Gwnewch y pethau bychain

Month: February 2011

Whatever Happened To The Best New Artist

In a thread over on Facebook, one of my friends was lamenting that alt-rock darlings Mumford and Sons (who I think are awesome) didn’t win the Best New Artist Grammy, and complaining she’d never even heard of the winner, Esperanza Spalding. I commented that while I’d have been happy to see Mumford take the prize, it’s no crime for Spalding to win, because she’s utterly amazing, and encouraged her to check Spalding out before dismissing her.

Someone else in the thread replied, “It’s probably just as well. The Best New Artist Grammy is the Kiss of Death™ for your career.”

Now, that’s received wisdom. Everyone knows its true. Win Best New Artist, and collect your free ticket to Obscurityville. And it struck me to wonder, is it true? I mean, everyone KNOWS that it’s true, but is it, you know, factually true?

So, in one of those flashes of inspiration that always seem like a good idea at the time, I decided to find out.

Below the cut, you will find my exhaustively researched (read: I just spent the last three and a half hours on Wikipedia) report on every winner of the Best New Artist Grammy since the establishment of the award in 1959, with an eye towards determining if, in fact, the myth of career-destroying doom was justified.


“Human beings took our animal need for palatable food … and turned it into chocolate souffles with salted caramel cream. We took our ability to co-operate as a social species … and turned it into craft circles and bowling leagues and the Metropolitan Museum of Art. We took our capacity to make and use tools … and turned it into the Apollo moon landing. We took our uniquely precise ability to communicate through language … and turned it into King Lear.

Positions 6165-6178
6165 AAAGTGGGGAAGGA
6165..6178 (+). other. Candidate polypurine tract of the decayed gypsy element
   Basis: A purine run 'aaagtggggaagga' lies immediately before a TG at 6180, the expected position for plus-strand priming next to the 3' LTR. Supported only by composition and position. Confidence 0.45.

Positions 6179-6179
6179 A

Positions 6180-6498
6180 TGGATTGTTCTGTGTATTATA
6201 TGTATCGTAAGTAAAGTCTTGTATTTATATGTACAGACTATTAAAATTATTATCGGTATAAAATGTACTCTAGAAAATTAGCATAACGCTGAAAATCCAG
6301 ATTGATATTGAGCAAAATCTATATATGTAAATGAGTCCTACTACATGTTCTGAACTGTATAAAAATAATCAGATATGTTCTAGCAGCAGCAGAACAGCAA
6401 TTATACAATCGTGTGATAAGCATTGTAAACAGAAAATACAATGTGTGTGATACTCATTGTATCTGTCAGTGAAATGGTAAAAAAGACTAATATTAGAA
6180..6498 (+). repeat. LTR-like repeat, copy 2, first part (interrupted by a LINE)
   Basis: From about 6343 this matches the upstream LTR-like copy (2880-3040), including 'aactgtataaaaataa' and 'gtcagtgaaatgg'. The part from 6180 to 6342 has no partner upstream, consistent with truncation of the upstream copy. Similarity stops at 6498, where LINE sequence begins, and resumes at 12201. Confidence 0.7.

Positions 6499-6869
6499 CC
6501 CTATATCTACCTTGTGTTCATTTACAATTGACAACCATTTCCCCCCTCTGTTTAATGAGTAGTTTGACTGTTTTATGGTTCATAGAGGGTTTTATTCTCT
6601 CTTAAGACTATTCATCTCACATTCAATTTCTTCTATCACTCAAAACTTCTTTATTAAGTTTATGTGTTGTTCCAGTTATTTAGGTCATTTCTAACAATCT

None of these things are necessary for survival and reproduction. That is exactly what makes them so splendid. When we take our basic evolutionary wiring and transform it into something far beyond any prosaic matters of survival and reproduction … that’s when humanity is at its best. That’s when we show ourselves to be capable of creating meaning and joy, for ourselves and for one another. That’s when we’re most uniquely human.

And the same is true for sex. Human beings have a deep, hard-wired urge to replicate our DNA, instilled in us by millions of years of evolution. And we’ve turned it into an intense and delightful form of communication, intimacy, creativity, community, personal expression, transcendence, joy, pleasure, and love. Regardless of whether any DNA gets replicated in the process.

Why should we see this as sinful? What makes this any different from chocolate souffles and King Lear?”
–Greta Christina

(via Sex Is Not The Enemy)

Shameless reminder…

Jut a few more days to leave me a valentine.

My Valentinr - autographedcat
Get your own valentinr

100 Truths

I’m swiping this from Heather M. elsewhere on the net, just because you can never have too many facts about me.

100 Truths about me…

RULES: Once you’ve been tagged, you are supposed to write a note with 100 Truths about you. At the end, choose 25 people to be tagged. You have to tag the person who tagged you. Tagged means “I’m interested in knowing what are your 100 truths”.

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